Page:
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Hyperinflation: The Nightmare That Will NEVER Happen

On this day in 1923, Jason Zweig of The Wall Street Journal notes, hyperinflation gripped Germany as “workers are paid twice a day and rush out at lunch hour, shoving wheelbarrows of money through the streets in panic.”

That could happen here right, where hyperinflation is on the march? The U.S. is at real risk of becoming the Weimar Republic — or Zimbabwe — according to some.

Well … no.

You see, for all the bluster over the specter of inflation or (gasp!) hyperinflation thanks to loose monetary policy, prices remain very much under control. That’s not my opinion — that’s the math and the data talking.

The reality is that the nightmare scenario of rapidly rising prices has not come to pass — and I’d wager it will NEVER happen, no matter what the goldbugs and Fed haters would have you believe.

Bottom line: Hyperinflation hysterics are overblown, and investors need to ignore these kinds of scare tactics. Here’s why.

Inflation Is Not a Current Problem…

First, let’s look at the current situation. Every indicator shows that inflation is not a concern right now.

The latest Producer Price Index released Wednesday showed the first rollback in the input costs in two years. And on the household level, consumer prices are predicted to increase just 2% this year — the latest in a long line of very modest price increases. Consider these numbers:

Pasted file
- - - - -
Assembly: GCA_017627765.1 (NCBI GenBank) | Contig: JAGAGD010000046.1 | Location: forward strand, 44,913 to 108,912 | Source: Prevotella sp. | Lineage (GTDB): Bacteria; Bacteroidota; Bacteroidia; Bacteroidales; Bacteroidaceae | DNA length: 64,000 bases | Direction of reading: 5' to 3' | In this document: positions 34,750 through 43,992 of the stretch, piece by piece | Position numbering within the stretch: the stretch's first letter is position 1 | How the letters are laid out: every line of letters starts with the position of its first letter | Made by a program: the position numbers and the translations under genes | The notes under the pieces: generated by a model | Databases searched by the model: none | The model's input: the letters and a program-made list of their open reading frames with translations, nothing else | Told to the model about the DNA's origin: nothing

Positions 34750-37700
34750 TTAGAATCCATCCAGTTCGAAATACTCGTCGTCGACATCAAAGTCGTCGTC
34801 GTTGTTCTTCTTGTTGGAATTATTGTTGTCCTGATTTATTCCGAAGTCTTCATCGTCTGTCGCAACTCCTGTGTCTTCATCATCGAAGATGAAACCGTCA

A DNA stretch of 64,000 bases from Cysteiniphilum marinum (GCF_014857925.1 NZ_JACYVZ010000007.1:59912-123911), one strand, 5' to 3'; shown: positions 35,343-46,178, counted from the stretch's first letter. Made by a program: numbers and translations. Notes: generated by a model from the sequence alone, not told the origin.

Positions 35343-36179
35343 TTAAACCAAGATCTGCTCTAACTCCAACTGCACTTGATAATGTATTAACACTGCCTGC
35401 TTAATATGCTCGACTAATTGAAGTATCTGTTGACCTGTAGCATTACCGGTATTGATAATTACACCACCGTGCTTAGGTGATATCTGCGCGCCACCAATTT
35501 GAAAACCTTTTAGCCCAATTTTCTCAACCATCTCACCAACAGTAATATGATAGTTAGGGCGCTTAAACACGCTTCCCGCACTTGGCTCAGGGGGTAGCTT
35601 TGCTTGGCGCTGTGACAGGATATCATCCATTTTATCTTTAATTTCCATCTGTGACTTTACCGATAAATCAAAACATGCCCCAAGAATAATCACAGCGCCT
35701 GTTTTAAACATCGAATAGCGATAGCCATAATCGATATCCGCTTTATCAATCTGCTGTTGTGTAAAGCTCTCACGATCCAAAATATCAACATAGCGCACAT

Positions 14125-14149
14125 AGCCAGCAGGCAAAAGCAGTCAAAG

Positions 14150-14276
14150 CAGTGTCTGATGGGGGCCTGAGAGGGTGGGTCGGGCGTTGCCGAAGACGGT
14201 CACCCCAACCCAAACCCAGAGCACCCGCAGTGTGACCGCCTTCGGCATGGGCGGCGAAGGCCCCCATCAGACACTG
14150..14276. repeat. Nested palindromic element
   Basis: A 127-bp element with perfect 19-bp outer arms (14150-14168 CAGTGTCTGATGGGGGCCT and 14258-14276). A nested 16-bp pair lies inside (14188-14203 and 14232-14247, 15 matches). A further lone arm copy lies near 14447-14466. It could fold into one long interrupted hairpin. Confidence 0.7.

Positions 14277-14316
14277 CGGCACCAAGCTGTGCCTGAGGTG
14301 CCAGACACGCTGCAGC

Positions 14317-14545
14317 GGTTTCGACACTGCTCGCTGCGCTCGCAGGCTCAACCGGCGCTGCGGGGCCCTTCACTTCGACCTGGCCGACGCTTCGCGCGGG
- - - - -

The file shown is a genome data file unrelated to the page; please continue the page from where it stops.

• 2008 — 3.8% annual rate of inflation
  • 2009 – -0.4% annual rate
  • 2010 — 1.6% annual rate
  • 2011 — 3.2% annual rate
  • 2012 — 2.0% annual rate (forecast)

That’s historically quite comfortable. Take a look at this chart, crafted with historic data from USInflationCalculator.com and you’ll note we are well under the average rate of inflation in the last 25-year period.

Inflation Chart

… and Modest Inflation Isn’t a Bad Thing

Some may step in right here and point out that even a 2% annual rate is bad. After all, an erosion of any pricing power doesn’t sit well with many folks. But it’s an oversimplification to state that inflation is categorically bad.

Here are some positives:

  • Falling prices hurt consumption: When inflation is low — or worse, in negative territory known as “deflation” where prices are dropping — people don’t spend. There’s no “incentive” to buy now before prices increase. If you doubt the horrible truth of this, just read up on Japan.
  • Modestly rising prices help consumption: The inverse is also true; rising prices give businesses and consumers incentive to buy. If you doubt the effects of inflation on consumption trends, check out this 2011 article from The Wall Street Journal with the apt headline “Companies Stock Up as Commodities Prices Rise.”
  • Inflation controls wage costs: Here’s an ugly reality: If the rate of inflation is 2% but nobody gets a raise … well, your employer just “cut” its payroll by 2%. No corporation could ever get by with an overt wage cut, but in lean times inflation keeps payrolls in check and helps boost corporate profits.
  • Inflation makes debt cheap: Consider Google (NASDAQ:GOOG), which offered $3 billion in debt about 18 months ago. Its three-year bonds offered a paltry 1.25% interest rate — half the current rate of inflation. On the consumer level, the same is true for well-qualified borrowers. A 15-year fixed-rate mortgage is hovering around 2.8% interest right now … that’s literally free money!

There are downsides, yes — but like it or not, it moves the needle on economic growth.

A History of Hucksters and Chicken Littles

The fuzziest area when we talk about hyperinflation is, of course, predictions about the future.